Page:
HAMISH MCRAE: We should be aware of our vulnerability and resist losing national control of enterprises that are important to our society
- The IMF last week forecast that the UK economy would be down by 10 per cent
- By and large the Government – and the Bank of England – are doing the right things
There will, in economic terms, be winners and losers from the Covid-19 nightmare at every level. Inevitably the tally of losers will be longer than that of the winners. But the danger for the UK is that we will come more slowly out of this recession than most – and as a result find it harder to sustain growth in the years ahead.
There has been huge focus on the economy as a whole. The International Monetary Fund last week forecast that the UK economy would be down by 10 per cent this year. That would be worse than the US and Germany at minus 8 per cent, and it is small comfort that France, Italy and Spain are all expected to decline by more than 12 per cent.
The Chinese economy is actually projected to grow by 1 per cent this year. If China turns out in relative terms at least to be the big winner from all this, expect a lot of soul-searching in the West about its relationship with what is now the world’s second largest economy.
Holding the purse strings: Chancellor Rishi Sunak has seen the IMF forecast that the UK economy will be down by 10 per cent this year
There has also been focus on the sectoral damage to the economy and what can be done about that. There are some parts that were already in trouble before the lockdown. Big shopping malls were under pressure, for the struggles of Intu go back a long way. You can’t do much about that.
The oil giants were facing weak demand even before the transport industry’s turmoil. But they are solid enough to pull through.
However, there were other sectors when the blow came out of the blue, the airlines being the most extreme example. You can quarrel with the detail, but the principle that governments should support airlines is understandable and right. Efforts to help small and medium-sized enterprises deserve support too. So by and large the Government – and the Bank of England – are doing the right things: preserve jobs, pump money into the system, maybe have a temporary cut in VAT to boost demand as the economy is allowed to open up. We’ll learn about that last idea soon.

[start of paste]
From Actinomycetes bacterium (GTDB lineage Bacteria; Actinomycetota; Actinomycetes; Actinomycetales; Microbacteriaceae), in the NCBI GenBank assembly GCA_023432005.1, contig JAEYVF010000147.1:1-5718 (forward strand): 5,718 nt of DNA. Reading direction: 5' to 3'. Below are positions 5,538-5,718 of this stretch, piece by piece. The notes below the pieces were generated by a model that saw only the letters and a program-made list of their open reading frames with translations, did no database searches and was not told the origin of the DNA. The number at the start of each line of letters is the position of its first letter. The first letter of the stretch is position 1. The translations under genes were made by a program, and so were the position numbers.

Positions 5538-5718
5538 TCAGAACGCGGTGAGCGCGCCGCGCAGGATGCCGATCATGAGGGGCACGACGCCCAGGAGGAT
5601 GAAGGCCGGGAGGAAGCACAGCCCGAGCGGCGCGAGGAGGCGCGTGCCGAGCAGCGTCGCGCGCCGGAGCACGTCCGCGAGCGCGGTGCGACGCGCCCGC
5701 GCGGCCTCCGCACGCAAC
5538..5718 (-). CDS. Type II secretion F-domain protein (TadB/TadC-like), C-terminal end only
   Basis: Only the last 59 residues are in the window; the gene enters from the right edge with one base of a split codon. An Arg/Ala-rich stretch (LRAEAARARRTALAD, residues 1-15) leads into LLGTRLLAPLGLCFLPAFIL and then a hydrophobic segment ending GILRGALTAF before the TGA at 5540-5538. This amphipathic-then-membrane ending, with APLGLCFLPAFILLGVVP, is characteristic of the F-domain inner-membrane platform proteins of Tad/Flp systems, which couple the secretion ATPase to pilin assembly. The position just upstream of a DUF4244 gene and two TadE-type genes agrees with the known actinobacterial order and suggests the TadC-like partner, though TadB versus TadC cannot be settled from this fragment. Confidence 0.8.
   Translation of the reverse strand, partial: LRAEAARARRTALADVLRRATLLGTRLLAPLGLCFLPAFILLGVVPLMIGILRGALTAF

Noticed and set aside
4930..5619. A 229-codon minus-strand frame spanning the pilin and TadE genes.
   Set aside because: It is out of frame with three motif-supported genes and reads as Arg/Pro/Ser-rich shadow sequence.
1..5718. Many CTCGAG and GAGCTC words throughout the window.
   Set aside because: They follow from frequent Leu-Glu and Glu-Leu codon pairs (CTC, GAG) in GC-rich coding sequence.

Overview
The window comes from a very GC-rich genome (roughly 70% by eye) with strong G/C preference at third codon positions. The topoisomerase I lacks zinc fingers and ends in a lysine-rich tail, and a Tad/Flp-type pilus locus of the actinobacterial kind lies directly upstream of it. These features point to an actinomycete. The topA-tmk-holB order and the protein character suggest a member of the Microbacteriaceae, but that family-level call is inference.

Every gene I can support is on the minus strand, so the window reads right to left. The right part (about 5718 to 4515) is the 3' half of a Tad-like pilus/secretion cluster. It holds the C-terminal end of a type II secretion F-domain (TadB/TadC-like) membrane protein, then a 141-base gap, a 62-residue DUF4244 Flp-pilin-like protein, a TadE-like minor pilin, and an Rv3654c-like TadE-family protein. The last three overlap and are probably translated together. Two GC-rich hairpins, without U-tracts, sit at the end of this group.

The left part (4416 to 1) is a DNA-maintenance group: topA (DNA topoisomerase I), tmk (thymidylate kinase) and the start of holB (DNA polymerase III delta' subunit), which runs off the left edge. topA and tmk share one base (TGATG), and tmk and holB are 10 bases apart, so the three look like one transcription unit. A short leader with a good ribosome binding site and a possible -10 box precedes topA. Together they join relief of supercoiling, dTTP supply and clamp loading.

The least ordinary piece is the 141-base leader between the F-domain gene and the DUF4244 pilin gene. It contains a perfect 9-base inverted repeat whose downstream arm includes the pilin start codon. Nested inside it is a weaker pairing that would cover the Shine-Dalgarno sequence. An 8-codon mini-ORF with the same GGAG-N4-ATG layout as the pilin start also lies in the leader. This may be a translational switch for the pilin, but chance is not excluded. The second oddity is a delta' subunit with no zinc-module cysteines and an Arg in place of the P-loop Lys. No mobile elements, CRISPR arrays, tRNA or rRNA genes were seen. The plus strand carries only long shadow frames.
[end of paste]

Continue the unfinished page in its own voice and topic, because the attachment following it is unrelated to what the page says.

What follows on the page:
But governments are by their very nature top-down institutions. The problems are bottom-up. This is particularly serious for an open, service-orientated economy such as the UK.
In any normal world, the UK’s entertainments industry would be a shining jewel. But if you cannot open the theatres and concert halls, or get American visitors to come to the country at all, then this wonderful chunk of the economy faces a nightmare to fight its way back.
That is an extreme example that we know about because it is high profile. We know too about the pressures on universities from falling applications from foreign students. We know about celebrity chefs shutting restaurants. But there are parts of the economy that are below the radar – businesses that will shut forever. We won’t know what we have lost until we have lost it.
There is a further twist. From a global perspective, the UK is bargain-basement at the moment. The negative publicity about the economy and the future relationship with Europe has depressed sterling. In addition, shares of large UK companies have failed to recover as fast as those of other major markets. This is just the time for foreign investors with a long perspective to zip in and buy UK assets on the cheap.
I don’t think we should be paranoid about this. The UK is probably the most open large economy in the world and foreign investment brings managerial acumen as well as hard cash. But we should be aware of our vulnerability and resist losing national control of enterprises that are important to our society.
Critics of the UK and US model of market capitalism who looked enviously across the Channel to the Continent’s more statist models should heed the lesson from the collapse of the German financial services company Wirecard.
When a couple of years back it was challenged by journalists and investors in London and New York who shorted its stock, the reaction of the German authorities was to prosecute the journalists and ban short-selling. That proved to be not one own goal, but two.
This is not to jeer. A lot of German investors lost a lot of money. We have had failures of accounting standards in the US and UK. It is simply to observe the rough justice of the financial markets is a protection for savers and not a threat to well-run enterprises. The world needs regulation to keep it sweet, but it needs open markets too.